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  • [♩INTRO]

  • In the last twenty-five years or so,

  • astronomers have discovered thousands of planets orbiting other stars.

  • And at this point, they have a pretty good idea

  • what these planetary neighborhoods are like.

  • For example, they know we don't typically see planets similar to Neptune

  • very close to their stars, probably because worlds like that

  • would lose their atmospheres to the star's radiation.

  • But, of course, there are some exceptions.

  • At the end of April, researchers announced that they found a Neptune-like planet

  • in the scorching region immediately surrounding its star.

  • Get out of there little planet!

  • Go!

  • Their news was published in the Monthly Notices of the Royal Astronomical Society,

  • and figuring out how this object ended up there could help scientists

  • understand how solar systems evolve.

  • The world is called NGTS-4b,

  • but the researchers have given it an edgier nickname: “The Forbidden Planet.”

  • It's about nine hundred light-years away, is smaller than Neptune,

  • and has a mass of about twenty Earths, but it gets its nickname from its orbit.

  • This planet is super close to its star, orbiting it every 1.3 days.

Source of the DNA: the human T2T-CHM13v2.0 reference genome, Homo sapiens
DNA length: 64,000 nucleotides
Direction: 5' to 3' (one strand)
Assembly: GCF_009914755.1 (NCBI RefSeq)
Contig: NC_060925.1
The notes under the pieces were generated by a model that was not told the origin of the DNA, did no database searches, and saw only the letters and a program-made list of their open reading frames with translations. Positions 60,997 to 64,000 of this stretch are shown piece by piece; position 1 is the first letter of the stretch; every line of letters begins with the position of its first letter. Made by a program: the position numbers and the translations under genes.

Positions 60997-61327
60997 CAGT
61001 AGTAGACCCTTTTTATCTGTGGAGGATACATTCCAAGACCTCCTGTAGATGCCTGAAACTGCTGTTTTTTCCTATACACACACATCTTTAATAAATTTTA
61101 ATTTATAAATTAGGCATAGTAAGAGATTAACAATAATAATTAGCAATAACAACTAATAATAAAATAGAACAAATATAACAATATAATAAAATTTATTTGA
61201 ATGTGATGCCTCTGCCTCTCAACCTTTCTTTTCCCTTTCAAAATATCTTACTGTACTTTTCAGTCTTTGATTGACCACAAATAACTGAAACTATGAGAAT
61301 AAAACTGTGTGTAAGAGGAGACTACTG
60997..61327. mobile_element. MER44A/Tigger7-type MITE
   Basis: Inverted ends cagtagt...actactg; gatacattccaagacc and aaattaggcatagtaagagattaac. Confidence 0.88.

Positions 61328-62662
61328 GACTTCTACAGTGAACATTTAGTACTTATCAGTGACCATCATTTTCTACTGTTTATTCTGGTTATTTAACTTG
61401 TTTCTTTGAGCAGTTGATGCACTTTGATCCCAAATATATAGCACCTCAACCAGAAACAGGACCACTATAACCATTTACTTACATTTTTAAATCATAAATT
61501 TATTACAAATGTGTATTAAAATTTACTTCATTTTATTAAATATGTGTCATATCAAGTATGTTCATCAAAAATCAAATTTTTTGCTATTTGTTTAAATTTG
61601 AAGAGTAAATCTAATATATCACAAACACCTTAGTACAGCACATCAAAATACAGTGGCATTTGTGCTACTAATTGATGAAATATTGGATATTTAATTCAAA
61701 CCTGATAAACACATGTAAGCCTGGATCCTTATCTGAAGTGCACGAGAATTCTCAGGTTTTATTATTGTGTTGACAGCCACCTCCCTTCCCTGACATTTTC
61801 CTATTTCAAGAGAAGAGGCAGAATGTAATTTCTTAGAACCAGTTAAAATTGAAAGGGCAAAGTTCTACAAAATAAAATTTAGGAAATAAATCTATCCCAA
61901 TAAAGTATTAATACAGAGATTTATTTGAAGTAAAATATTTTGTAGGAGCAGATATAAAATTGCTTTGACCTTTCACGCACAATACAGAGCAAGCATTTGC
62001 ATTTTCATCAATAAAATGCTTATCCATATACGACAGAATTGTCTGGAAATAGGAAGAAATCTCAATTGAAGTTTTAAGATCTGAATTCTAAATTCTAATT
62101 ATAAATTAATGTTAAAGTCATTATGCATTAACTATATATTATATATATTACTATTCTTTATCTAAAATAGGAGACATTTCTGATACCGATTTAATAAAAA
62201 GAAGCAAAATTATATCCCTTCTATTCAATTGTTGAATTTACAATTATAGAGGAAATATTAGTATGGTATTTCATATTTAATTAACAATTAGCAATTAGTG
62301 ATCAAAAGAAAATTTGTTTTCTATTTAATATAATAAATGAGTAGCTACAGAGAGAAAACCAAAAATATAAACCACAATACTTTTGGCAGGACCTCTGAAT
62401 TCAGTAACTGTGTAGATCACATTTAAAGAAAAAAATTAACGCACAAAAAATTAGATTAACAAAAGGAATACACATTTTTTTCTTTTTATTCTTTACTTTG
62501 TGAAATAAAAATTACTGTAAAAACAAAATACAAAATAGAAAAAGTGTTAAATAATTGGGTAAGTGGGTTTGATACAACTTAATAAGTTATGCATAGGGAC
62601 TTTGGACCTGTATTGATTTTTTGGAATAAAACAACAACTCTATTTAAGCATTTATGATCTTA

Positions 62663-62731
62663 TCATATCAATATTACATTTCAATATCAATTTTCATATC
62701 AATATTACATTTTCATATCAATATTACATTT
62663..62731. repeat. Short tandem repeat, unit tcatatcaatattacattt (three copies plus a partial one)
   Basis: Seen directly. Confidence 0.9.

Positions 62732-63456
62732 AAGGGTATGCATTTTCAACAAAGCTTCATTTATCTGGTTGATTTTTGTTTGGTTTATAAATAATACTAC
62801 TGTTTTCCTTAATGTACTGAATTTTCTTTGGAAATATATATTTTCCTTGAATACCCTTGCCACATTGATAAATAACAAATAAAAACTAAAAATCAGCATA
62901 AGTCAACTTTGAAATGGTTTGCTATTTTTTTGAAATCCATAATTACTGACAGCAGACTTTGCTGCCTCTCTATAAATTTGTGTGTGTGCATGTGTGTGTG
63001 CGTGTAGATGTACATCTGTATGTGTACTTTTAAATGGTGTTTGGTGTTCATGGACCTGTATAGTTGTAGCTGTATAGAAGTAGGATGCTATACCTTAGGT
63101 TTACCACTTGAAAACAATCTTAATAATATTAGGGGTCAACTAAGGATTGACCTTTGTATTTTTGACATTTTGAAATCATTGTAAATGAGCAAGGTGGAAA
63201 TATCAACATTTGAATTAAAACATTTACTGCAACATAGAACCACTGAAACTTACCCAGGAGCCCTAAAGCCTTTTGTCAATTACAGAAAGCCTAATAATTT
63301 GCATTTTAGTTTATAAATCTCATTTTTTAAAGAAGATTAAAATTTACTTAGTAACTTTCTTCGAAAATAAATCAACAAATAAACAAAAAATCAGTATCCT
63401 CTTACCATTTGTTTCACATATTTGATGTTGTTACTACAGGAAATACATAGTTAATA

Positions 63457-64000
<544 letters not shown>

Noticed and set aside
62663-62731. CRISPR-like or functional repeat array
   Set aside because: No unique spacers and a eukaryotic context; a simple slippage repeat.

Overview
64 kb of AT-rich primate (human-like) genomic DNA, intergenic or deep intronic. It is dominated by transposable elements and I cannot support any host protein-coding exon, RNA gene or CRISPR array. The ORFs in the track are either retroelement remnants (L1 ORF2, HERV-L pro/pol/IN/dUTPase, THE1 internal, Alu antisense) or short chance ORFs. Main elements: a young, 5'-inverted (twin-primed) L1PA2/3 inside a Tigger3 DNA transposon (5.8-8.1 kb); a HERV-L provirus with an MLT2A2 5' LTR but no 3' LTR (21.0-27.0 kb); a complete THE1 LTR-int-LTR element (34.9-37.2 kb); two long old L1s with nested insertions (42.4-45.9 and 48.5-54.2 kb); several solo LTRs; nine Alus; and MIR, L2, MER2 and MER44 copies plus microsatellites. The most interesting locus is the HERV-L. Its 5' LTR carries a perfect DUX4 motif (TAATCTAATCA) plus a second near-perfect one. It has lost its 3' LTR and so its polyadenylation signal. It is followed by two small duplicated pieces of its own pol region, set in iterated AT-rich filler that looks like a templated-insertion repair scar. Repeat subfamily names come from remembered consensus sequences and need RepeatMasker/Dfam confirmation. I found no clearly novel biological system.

• And that puts it in an area astronomers call theNeptunian Desert.”

  • This is the region right around a star

  • where scientists have only ever detected a handful of Neptune-like planets.

  • They aren't totally sure why these worlds are missing from these regions,

  • especially because they can contain other kinds of planets,

  • like hot Jupiters and super-Earths.

  • But it may be that they lost their battles against their stars' intense radiation.

  • Planets like Neptune have thick atmospheres, but when they get too close to their stars,

  • the stellar radiation heats up those atmospheres, and they probably just drift into space.

  • This hypothesis is supported by the fact that astronomers have observed similar planets

  • right at the edge of the Desert quickly losing their atmospheres.

  • So it seems likely the situation could be even worse for objects closer in.

  • So things don't look so good for the Forbidden Planet,

  • which is about 20x closer to its star than Mercury is to the Sun.

  • But somehow, it's survived.

  • Scientists are studying two main possibilities for how this happened.

  • One is that the planet formed farther out and drifted inward after its star's most active period.

  • That would have allowed the planet to avoid a lot of the high-energy X-rays

  • that would have heated its atmosphere.

  • Alternatively, the planet could have been saved

  • by having an especially massive core,

  • which would have helped it keep a gravitational hold on its atmosphere.

  • The case isn't closed, but scientists will keep looking into these possibilities.

  • And, they'll be on the lookout for other forbidden planets.

  • Because understanding where these worlds live and how they got into their orbits

  • can help us pin down models of solar system evolution.

  • Much closer to home, other scientists have been having their own struggles

  • with harsh planetary environments.

  • Except, their challenge is to figure out how people will breathe on Mars.